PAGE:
I was honored to be able to be the guest speaker at the Chino Valley Oathkeeper’s meeting today. I demonstrated several different cheeses and showed how a cheese press works as well as cheese wax. Below is my handout with some recipes.
Click the button below to download the PDF handout for the class.
Making simple cheese
On our homestead, we do not like going to the grocery store if there is a way for us to create our own products from scratch, using what we have on hand. Making cheese is a prime example of that. Using raw milk straight from our goats, we are able to recreate all types of cheeses that we eat daily at home. We can recreate everything from cheddar to soft chevre, mozzarella to cream cheese. Along that line, we also make butter, sour cream, and cottage cheese.
Every morning, we decide what we are going to use our milk for during that day. 2-3 days a week, we make cheese, one day a week, we make butter. The rest of the week, we use it for drinking. Nothing gets wasted as the pigs are happy to drink anything that is left over. We have been making cheese weekly for about a year now when last season we picked up a goat in milk. Now, we have 4 in milk and 3 more pregnant for this season.
Our history: Our family has lived in the Chino Valley Area for over 25 years. We have 7 kids (ages 8 to 17) plus occasional foster kids in our home.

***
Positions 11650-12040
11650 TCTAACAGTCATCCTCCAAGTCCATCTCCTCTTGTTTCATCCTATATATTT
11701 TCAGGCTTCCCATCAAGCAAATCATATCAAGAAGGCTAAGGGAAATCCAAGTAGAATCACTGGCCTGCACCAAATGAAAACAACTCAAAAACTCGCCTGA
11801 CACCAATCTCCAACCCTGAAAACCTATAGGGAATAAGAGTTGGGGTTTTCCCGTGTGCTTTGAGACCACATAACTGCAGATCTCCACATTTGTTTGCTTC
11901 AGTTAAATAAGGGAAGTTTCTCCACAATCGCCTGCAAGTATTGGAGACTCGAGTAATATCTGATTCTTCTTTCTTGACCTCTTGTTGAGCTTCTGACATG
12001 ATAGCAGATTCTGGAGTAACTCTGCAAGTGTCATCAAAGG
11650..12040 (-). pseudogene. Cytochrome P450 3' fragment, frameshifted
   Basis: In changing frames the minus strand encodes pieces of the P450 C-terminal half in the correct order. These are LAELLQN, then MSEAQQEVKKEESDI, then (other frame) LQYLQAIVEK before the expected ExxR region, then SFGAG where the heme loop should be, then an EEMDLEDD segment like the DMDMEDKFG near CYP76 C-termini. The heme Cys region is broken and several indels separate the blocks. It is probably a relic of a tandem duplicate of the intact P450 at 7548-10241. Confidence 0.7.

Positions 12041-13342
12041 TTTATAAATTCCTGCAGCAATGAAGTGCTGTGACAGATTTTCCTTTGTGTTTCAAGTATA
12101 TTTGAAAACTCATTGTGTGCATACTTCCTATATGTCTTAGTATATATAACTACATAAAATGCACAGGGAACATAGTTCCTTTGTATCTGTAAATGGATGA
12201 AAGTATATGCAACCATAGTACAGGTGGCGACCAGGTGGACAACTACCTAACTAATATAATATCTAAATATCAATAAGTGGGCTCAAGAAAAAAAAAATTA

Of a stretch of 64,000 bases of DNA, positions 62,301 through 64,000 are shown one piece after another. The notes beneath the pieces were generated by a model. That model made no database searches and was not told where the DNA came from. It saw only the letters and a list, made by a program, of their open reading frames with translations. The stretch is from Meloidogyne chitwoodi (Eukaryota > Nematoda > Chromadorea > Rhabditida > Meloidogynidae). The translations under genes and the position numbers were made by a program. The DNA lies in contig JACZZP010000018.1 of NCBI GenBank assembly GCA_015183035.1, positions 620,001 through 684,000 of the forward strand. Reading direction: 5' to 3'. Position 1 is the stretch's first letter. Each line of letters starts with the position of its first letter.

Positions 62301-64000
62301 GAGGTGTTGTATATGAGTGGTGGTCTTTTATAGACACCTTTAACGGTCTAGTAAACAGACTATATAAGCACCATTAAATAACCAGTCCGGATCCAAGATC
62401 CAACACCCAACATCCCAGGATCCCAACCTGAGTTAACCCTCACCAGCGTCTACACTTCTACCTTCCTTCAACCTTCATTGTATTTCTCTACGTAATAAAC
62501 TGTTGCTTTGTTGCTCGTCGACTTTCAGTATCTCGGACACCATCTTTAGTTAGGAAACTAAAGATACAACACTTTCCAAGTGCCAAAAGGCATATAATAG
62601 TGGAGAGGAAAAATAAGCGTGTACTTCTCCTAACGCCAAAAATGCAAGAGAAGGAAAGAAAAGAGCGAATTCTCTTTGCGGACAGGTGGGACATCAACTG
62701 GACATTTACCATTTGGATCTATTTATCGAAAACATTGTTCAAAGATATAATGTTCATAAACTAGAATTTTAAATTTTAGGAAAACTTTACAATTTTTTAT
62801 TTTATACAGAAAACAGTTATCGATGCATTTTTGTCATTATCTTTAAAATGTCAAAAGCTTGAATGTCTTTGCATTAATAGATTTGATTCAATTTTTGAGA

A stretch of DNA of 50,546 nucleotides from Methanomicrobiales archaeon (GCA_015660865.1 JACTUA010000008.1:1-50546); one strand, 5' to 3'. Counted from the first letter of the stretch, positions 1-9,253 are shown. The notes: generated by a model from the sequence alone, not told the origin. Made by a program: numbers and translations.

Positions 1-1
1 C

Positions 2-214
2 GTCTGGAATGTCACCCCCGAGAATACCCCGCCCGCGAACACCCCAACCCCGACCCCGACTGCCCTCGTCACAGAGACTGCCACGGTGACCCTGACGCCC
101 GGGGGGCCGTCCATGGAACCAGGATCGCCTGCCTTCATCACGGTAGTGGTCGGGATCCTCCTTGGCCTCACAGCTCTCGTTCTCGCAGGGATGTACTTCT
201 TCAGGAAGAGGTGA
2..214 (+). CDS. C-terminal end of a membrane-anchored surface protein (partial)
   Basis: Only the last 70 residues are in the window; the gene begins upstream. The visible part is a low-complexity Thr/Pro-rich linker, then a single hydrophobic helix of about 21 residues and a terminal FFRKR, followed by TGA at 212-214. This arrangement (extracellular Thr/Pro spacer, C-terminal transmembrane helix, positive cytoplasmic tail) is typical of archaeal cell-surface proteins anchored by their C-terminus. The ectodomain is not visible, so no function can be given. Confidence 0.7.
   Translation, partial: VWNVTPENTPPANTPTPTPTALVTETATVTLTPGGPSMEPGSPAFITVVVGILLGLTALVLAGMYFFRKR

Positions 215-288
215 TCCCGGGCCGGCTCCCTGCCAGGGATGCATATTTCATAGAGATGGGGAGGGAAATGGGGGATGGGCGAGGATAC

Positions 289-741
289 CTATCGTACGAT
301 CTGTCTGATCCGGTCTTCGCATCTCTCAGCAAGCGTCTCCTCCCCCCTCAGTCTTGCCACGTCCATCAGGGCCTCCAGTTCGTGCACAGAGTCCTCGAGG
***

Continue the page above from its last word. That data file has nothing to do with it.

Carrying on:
We currently have a family garden which is about ¼ acre, 2 greenhouses one of which houses an aquaponics system growing fish and lettuce year-round, herb and berry walks. We raise our own meat including a steer, pigs, goats, quail, rabbits, chickens, ducks, geese and turkeys. We homeschool our children math, English, science, history and also teach them life skills that most kids have no understanding about including homesteading, cooking from scratch, solar oven cooking, carpentry, making soap and cheese, animal husbandry etc. We dehydrate and can our summer crop to use later and do all of this on less than 3 acres. We currently have 7 pigs, 9 goats and about 45 chickens, plus many rabbits and over 100 quail. We have several cabinet incubators where we hatch our own birds. We do not go to the grocery store from May until October
We also maintain an active website and Facebook page for our homestead where we share recipes, tips and tricks for homesteading and preparedness and list animals for sale.
General list of items needed for cheese making.
Tools that you will need to make cheese
- Large bowl (that the strainer fits in)
- Cheese cloth or flour sack towels
- Large slotted spoon
- measuring spoons that measure SMALL (I have ones that measure 1/64, 1/32 and 1/16 of a teaspoon that I picked up from homesteadersupply.com)
Certain cheeses need cultures. We purchase ours from www.homesteadersupply.com and from www.culturesforhealth.com
SIMPLE FARM CHEESE
This simple farm cheese can come together quickly. It tastes mild and sweet, and doesn’t require rennet, making an excellent cheese for beginners.
Serves: about 1 pound